There is no discernible border between the two emirates, in fact you don’t really notice where one ends and the other begins. After an hour or so we arrived at the central bus station in Dubai and then made our way to the Dubai Mall. My friend had to take care of some business, so this was not what you could call a ‘tourist trip’ which suited me just fine. Most of the time was spent in and around the mall, but there was so much to see and do that it didn’t matter I would have to leave a visit to the beach and Jumeira for another time.

Needless to say, that the first thing you see when coming to the entire district which is now known as Downtown Dubai is Burj Khalifa, at 2717 ff the world’s tallest building. It’s something awe-inspiring and you can’t help but marvel  at the architectural accomplishment. I couldn’t get a picture in one piece, so here is the top.

Burj Khalifa

What is so  beautiful about the mall is the man made lake which is the center piece and in and around which the various buildings are grouped. Bridges lead from one side to the other with ornately carved  arches and marble stairs leading from level to level.

Lake Downtown Dubai
Carved arch at the entrance to a bridge
So I don’t forget I have been there!

The Soukh Al Bahar not only offers every kind of luxury goods imaginable but is lovely to look at and I was particularly attracted to the many shops where you can have you own very personal scent made up for you. I love perfume and could have spent much more time there than we actually had at our disposal.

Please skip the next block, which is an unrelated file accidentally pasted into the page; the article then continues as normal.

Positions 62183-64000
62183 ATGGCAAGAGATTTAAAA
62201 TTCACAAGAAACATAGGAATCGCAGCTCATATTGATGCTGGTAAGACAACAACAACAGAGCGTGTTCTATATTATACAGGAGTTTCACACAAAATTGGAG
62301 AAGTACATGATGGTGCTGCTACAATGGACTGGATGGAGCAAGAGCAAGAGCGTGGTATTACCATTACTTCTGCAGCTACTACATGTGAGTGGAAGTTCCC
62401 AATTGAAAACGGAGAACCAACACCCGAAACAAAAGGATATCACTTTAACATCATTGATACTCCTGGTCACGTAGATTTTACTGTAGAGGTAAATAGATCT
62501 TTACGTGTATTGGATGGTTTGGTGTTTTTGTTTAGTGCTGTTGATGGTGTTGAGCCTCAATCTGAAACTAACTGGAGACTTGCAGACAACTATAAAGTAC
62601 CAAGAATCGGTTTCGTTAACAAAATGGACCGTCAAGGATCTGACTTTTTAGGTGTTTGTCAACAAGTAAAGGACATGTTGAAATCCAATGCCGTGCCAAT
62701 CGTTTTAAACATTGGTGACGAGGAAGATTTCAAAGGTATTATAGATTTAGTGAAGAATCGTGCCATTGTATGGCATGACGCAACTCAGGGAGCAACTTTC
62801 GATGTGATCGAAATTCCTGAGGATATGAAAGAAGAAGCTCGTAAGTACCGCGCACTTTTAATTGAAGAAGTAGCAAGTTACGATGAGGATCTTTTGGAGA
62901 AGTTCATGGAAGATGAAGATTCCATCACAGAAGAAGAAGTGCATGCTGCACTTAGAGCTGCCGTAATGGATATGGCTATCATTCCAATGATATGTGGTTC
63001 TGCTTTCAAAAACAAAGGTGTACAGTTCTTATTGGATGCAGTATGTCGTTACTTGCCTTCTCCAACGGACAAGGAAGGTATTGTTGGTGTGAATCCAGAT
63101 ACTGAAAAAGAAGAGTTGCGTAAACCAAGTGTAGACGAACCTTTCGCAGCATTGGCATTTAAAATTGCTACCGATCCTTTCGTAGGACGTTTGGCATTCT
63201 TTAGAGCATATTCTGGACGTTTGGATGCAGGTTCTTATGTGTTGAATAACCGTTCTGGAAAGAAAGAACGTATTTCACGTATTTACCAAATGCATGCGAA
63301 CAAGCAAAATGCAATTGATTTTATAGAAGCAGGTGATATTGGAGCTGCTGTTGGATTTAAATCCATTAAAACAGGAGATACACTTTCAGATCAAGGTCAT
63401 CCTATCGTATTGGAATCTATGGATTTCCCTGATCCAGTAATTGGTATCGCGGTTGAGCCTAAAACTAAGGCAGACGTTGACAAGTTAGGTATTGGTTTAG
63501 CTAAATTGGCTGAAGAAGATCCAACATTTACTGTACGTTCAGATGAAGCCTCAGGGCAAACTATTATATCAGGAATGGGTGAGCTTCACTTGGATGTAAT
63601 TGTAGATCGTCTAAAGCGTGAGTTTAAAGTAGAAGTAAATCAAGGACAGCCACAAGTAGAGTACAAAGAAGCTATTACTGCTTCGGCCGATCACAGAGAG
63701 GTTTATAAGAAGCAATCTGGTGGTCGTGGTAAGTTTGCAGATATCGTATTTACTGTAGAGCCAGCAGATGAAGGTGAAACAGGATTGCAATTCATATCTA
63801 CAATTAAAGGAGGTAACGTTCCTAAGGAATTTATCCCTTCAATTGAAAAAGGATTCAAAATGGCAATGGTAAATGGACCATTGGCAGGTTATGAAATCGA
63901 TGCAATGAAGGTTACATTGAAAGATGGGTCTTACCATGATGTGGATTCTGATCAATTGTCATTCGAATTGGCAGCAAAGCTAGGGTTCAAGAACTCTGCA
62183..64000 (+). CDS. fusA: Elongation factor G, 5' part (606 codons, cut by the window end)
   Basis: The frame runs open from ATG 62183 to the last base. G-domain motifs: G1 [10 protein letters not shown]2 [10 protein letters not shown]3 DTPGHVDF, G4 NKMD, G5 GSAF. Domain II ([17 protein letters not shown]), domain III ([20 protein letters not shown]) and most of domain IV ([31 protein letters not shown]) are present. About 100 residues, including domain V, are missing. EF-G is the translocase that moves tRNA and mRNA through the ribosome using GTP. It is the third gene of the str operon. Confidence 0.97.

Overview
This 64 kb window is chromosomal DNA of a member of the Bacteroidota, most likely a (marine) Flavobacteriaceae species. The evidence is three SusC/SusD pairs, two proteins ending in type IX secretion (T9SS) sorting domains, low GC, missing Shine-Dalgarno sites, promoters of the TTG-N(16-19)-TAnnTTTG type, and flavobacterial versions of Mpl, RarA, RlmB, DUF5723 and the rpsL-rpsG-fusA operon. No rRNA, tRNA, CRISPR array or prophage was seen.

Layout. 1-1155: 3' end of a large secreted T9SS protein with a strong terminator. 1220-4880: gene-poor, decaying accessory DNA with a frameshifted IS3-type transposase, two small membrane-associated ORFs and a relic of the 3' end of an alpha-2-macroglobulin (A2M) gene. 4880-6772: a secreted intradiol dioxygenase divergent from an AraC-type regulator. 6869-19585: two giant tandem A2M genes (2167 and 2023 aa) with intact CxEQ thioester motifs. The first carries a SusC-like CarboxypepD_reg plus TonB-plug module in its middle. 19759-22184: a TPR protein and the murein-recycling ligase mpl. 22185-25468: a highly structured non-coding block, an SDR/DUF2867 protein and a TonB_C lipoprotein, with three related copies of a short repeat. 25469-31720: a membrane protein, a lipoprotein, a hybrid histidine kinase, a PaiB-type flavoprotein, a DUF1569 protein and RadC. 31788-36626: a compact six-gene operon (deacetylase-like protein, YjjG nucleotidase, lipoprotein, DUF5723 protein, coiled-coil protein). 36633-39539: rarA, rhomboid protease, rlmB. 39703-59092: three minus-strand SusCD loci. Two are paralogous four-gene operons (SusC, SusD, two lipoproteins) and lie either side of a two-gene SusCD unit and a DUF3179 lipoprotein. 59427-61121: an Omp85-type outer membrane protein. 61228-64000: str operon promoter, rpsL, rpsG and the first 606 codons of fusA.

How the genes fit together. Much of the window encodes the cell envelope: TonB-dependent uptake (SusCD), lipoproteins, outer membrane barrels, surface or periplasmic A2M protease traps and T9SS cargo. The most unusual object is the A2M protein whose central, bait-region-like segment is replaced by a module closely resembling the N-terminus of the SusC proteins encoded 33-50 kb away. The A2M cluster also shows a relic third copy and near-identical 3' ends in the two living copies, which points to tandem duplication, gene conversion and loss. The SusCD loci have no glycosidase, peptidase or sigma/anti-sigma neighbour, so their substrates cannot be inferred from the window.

I already noticed that water displays and water entertainment in the city in parks and shopping malls was very popular in Sharjah and Dubai was the same. Fountains sprout high up into the air and kids and adults alike wander around and through them and get thoroughly wet, all  fully clothed. These water displays  are not primarily for looking at but for playing in which makes them quite unique. There are rows of ultra fast drying cabins around the edges where you step in and get dry again  in seconds.

One of the many fountains
In and out of the fountains

What I liked most and had never seen before were these pods. Again, they are big enough for adults and people just get in, close up and roll around in the lake.

The pods in the lake
Sun setting over the lake and Downtown Dubai

The day was rounded out by a meal  in one of the many restaurants and, as evening fell, we joined the queue of tired office workers who took the bus back to Sharjah. Made me really feel like a local.

World travels of a chic granny